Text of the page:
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THE PHARMACOPEIA AND THE PHYSICIAN.

JAMA. 1906;XLVI(12):875-877. doi:10.1001/jama.1906.62510390033002.
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CHAPTER XIII. 

ASTRINGENTS—Continued.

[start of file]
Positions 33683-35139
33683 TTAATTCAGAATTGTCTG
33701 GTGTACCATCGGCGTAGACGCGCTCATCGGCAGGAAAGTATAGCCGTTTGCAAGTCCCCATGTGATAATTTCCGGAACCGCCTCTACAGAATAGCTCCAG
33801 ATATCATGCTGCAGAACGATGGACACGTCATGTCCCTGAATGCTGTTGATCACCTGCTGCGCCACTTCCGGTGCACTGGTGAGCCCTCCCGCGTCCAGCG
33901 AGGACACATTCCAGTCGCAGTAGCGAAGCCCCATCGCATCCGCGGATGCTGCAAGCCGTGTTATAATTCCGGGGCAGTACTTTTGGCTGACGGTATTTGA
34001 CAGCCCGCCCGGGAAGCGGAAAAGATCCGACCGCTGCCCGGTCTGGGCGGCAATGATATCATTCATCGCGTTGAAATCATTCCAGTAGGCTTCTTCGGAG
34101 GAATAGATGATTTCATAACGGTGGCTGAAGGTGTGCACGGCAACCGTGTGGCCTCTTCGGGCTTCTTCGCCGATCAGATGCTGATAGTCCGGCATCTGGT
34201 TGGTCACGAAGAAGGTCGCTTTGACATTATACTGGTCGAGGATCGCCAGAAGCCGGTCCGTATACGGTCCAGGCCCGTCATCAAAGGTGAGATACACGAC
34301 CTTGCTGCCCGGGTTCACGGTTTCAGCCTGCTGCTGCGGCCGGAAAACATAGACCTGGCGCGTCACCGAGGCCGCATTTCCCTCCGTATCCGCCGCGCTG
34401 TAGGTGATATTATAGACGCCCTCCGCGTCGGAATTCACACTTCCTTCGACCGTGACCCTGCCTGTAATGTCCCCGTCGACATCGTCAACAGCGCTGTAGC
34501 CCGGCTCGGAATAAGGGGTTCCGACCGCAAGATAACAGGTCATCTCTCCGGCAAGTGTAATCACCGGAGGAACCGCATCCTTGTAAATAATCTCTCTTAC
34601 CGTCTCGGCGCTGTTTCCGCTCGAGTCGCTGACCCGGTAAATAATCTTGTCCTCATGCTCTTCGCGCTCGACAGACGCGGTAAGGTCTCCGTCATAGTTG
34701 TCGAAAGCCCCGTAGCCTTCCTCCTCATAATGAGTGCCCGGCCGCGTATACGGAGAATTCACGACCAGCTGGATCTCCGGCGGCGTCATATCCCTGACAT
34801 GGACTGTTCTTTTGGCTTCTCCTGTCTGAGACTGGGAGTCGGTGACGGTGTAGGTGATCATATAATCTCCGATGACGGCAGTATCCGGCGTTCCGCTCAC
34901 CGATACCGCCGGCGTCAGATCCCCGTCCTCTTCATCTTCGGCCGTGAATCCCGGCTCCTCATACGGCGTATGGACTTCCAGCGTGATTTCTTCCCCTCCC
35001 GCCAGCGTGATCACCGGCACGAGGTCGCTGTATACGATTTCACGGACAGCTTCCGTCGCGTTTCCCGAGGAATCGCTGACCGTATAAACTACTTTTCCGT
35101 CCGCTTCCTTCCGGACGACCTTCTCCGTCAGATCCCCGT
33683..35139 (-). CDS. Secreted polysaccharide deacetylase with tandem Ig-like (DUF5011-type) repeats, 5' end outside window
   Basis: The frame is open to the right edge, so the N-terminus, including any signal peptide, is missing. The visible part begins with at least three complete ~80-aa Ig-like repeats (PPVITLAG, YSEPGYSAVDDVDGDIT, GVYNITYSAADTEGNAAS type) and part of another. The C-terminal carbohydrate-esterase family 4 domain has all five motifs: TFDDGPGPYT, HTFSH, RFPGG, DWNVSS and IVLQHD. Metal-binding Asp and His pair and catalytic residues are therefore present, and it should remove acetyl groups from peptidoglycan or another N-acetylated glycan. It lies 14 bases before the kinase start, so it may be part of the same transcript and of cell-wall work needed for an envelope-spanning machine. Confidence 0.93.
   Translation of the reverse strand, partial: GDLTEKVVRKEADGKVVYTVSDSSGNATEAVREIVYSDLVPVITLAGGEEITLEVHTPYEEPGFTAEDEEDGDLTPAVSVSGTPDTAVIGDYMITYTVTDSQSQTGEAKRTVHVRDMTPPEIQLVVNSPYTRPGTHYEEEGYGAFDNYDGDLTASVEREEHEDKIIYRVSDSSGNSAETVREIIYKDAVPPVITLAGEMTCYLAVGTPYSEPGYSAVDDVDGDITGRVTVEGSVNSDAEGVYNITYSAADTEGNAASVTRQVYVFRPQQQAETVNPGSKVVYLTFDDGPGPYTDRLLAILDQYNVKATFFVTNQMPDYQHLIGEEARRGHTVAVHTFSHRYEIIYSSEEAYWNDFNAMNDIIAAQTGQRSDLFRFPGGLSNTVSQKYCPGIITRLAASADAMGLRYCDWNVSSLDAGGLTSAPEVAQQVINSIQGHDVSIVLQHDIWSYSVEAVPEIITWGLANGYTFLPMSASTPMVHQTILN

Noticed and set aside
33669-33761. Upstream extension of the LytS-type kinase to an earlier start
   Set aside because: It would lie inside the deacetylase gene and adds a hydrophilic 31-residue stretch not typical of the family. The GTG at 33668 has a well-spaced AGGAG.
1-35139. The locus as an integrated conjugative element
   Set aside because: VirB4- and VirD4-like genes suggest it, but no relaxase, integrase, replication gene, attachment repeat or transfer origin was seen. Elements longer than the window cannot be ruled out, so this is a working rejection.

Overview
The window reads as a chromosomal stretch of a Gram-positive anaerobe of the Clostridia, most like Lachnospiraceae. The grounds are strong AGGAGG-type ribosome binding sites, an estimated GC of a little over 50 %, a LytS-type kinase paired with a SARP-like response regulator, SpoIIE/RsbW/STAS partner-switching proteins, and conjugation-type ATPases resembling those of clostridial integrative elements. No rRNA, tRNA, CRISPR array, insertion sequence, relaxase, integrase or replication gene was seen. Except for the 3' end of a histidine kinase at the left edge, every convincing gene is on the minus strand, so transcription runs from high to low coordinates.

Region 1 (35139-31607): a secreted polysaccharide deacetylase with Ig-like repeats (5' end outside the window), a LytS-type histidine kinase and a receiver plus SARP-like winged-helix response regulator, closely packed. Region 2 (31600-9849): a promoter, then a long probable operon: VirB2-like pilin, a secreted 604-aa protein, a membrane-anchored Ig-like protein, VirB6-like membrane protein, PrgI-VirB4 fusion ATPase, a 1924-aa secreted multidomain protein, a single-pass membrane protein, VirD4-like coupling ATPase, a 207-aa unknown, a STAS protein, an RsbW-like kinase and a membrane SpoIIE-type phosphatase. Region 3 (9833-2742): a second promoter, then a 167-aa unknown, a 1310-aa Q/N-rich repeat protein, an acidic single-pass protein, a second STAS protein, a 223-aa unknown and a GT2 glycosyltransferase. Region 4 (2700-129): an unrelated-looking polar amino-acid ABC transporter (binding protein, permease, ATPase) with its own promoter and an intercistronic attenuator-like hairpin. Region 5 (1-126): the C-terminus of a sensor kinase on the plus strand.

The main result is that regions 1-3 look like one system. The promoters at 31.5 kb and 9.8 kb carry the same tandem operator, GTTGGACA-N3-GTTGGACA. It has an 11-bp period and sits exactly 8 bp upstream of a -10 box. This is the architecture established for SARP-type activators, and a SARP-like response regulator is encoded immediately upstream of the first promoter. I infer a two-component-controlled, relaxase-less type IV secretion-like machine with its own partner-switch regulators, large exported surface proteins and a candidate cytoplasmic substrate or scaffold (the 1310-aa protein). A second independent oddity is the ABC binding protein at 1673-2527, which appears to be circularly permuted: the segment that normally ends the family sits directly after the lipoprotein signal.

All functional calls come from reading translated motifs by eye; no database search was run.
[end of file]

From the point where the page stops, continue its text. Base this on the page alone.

METALLIC ASTRINGENTS.  The insoluble salts of bismuth are admirably adapted for the protection of the intestinal mucosa from Irritations of various kinds. While as much as thirty times the average single dose of bismuth salts has been given in the course of a day, by mouth, without any distinct evidence of untoward results, absorption and poisoning have followed the external use of bismuth salts as a dusting powder when used over a large surface.Owing to the extremely poisonous nature of bismuth when absorbed, the soluble salts seem to us to be entirely superfluous, particularly as their solubility precludes the very object for which bismuth compounds are chiefly used—that is, for the mechanical coating of the surface with a protective layer of insoluble powder. It must be admitted, of course, that even the soluble salts of bismuth are astringent, but we have many safer astringents which

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